Adventures in the Abacos

Rather than return to his usual Bahamian haunts, a sailor veers north after crossing the Gulf Stream and finds new adventures amid the Abaco Islands.

Stunning turquoise waters cover the shallows surrounding Lyford Cay, which lies in the distance off the western tip of New Providence Island, in the Bahamas.Billy Black

As I headed into the wind to drop anchor in the lee of Allans-Pensacola Cay, in the Bahamas’ Abaco Islands, a 7-foot nurse shark swam toward the boat. The cruisers here must feed them, I thought, as it nosed the bottom searching for food. A swim to break the 90-degree heat was now out of the question. While nurse sharks aren’t particularly dangerous, this one might have had cousins in the neighborhood I wouldn’t want to meet.

That didn’t stop the sailor anchored 50 yards away. He was in the water with mask and snorkel, Hawaiian sling in hand and, like the shark, looking for a meal. I hoped he wouldn’t become dinner.

Shark aside, as lovely as the harbor was, I wasn’t all that happy to be there, because it meant that this particular journey was coming to an end. In two more days, I would be back in Florida, heading north to the Chesapeake.

No more gorgeous turquoise water. No more laid-back and polite locals smiling as they passed by. No more anchoring off the beautiful beaches, nor quiet starlit nights without a soul for miles and just my pup, Aduana, for company.

My biggest anchoring test this winter had been finding a spot in one harbor where my chain wouldn’t drag over the many starfish littering the bottom. I can handle that sort of challenge!

Like many cruisers, I spend winters in the Bahamas, and with the new anchoring restrictions recently enacted in Florida, I will be spending a lot more time there in the future. This past winter, I chose to go north to the Abacos rather than follow my usual route south via Nassau to the Exumas. I had heard much about these more northern islands and was curious to see just what they were like.

Most people heading for the Abacos leave Florida from Fort Lauderdale or Palm Beach and cross over to West End, at the very tip of Grand Bahama Island, or set a waypoint farther north on the Little Bahama Bank. From Fort Lauderdale, West End is a 68-nautical-mile trip with a good angle to the Gulf Stream, making it a fast passage.

Instead I made my usual crossing to Bimini from Miami, cleared in, and then overnighted on the Great Bahama Bank. It’s always a special evening anchoring on the Bank, with no land in sight, the sun setting and then rising from the water in the morning. There are few places on Earth you can see this.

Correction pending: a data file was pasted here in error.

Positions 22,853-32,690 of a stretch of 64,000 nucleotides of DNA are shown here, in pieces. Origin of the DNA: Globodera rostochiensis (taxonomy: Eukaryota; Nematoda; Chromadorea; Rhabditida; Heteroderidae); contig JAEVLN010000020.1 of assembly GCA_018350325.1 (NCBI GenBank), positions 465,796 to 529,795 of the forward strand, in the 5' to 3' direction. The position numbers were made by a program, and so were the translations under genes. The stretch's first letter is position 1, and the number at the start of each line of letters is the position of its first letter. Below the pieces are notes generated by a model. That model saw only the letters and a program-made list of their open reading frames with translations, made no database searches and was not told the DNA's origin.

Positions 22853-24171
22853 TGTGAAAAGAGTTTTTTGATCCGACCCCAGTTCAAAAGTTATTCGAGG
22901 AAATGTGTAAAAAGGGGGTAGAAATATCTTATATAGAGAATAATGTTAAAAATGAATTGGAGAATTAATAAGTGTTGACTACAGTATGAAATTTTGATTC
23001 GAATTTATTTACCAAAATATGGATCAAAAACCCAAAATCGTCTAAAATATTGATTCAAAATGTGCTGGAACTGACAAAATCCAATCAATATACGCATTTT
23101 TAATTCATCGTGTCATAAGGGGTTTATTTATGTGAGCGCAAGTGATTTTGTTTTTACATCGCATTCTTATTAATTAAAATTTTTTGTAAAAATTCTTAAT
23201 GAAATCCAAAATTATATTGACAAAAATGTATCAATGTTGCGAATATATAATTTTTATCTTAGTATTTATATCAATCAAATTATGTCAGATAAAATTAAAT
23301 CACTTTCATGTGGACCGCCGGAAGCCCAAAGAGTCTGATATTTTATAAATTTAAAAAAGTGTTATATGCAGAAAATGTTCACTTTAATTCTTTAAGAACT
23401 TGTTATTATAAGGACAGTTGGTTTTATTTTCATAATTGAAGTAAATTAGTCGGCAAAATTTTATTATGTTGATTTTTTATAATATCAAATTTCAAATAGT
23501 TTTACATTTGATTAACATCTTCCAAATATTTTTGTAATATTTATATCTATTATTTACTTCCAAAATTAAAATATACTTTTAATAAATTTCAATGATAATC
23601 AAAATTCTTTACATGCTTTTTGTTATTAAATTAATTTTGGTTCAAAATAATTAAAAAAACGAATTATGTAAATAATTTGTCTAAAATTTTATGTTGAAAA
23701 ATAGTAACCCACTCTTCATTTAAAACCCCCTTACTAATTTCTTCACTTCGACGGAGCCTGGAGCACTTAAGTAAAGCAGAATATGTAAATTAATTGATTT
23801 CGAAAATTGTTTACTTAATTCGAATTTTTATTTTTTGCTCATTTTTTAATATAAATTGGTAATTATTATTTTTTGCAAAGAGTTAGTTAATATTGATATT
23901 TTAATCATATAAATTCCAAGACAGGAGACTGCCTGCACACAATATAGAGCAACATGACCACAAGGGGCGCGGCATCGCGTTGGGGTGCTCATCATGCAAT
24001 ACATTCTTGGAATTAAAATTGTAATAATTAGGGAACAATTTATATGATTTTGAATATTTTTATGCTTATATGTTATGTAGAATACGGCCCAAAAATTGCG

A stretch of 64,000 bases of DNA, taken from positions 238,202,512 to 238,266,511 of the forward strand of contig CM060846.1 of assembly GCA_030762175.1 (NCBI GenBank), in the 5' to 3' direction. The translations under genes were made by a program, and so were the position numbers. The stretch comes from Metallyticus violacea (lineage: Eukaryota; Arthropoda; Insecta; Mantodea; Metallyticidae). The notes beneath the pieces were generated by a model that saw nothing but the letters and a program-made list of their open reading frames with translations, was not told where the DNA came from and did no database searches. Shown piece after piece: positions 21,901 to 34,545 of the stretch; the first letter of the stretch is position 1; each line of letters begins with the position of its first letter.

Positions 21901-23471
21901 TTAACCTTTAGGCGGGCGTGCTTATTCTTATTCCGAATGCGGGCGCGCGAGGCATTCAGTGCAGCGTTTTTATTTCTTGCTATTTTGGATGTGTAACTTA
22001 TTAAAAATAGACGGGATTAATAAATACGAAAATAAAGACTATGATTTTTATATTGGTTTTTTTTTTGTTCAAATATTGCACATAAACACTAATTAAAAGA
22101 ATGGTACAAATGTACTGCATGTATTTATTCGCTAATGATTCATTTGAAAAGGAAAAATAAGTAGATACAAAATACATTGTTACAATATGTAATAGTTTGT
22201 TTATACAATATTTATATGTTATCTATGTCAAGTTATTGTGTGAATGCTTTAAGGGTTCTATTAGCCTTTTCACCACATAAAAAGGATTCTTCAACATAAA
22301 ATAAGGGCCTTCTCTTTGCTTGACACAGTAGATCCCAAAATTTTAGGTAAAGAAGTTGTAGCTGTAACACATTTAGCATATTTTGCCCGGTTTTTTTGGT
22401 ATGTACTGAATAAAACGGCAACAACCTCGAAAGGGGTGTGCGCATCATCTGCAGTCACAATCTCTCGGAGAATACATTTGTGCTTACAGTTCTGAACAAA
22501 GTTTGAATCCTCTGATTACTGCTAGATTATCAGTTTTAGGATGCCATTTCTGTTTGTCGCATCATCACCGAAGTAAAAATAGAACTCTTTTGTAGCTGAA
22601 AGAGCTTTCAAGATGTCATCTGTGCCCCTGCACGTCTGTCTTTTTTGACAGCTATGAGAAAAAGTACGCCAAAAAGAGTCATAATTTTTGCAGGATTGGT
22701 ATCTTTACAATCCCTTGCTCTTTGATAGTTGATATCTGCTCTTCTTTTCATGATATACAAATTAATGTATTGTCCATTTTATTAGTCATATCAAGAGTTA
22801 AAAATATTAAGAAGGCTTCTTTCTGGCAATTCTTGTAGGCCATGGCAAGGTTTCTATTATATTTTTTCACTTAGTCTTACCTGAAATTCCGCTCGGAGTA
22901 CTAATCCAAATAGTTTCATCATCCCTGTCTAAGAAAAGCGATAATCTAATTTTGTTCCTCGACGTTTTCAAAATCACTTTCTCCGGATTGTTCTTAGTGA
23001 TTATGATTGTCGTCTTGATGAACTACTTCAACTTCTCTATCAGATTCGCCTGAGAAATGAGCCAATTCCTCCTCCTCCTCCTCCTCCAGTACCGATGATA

Visitors to Water Cay, in the Jumentos, are rewarded with a spectacular sunset.Wally Moran

My plan was to take a look at the Berry Islands, starting at southernmost Chub Cay, on my way up to the Abacos. For no reason I can discern, the Berrys are not overrun with cruisers. I don’t understand, because it’s a beautiful region, with lots of great anchorages and cays to explore, excellent snorkeling, and deserted beaches. (Maybe I shouldn’t be telling you this?)

One of those beaches is at Chub Cay, a private island with huge homes on it. I’ve rarely seen a place with more starfish, rays and other fish swimming about. It’s glorious. But they’re building a hotel on the beach, and dinghying in is not permitted, thank you — please go back to your boat while we finish paving paradise.

If you do need to feel welcome somewhere, go north to Great Harbour Cay Marina. It’s one of the most enjoyable marinas I’ve ever stopped in, and a great hurricane hole if you are there late in the season.

That’s what I chose to do. I went west from Chub a few miles back through the Northwest Channel to come up the western side of the Berrys. With the wind out of the east at about 15 knots, I got to sail, albeit closehauled, for the last 20 miles to the Bullocks Harbour waypoint. Even then, it was my favorite kind of sailing — flat and fast — as the sand bores and shallows to the east keep the seas down.

It was, of course, too good to last. Ten miles out of Great Harbour Cay and heading into shallow and tricky waters, my chart plotter quit, due to a bad fuse, it later turned out. Since I was turning into the wind shortly anyway, I doused sails and grabbed my handheld GPS and the paper charts. I rapidly plotted a course and set a waypoint. The channel to Great Harbour Cay is narrow and shoal, with just one daymark shown, and it would be a race between the sun and my anchor for which would set first.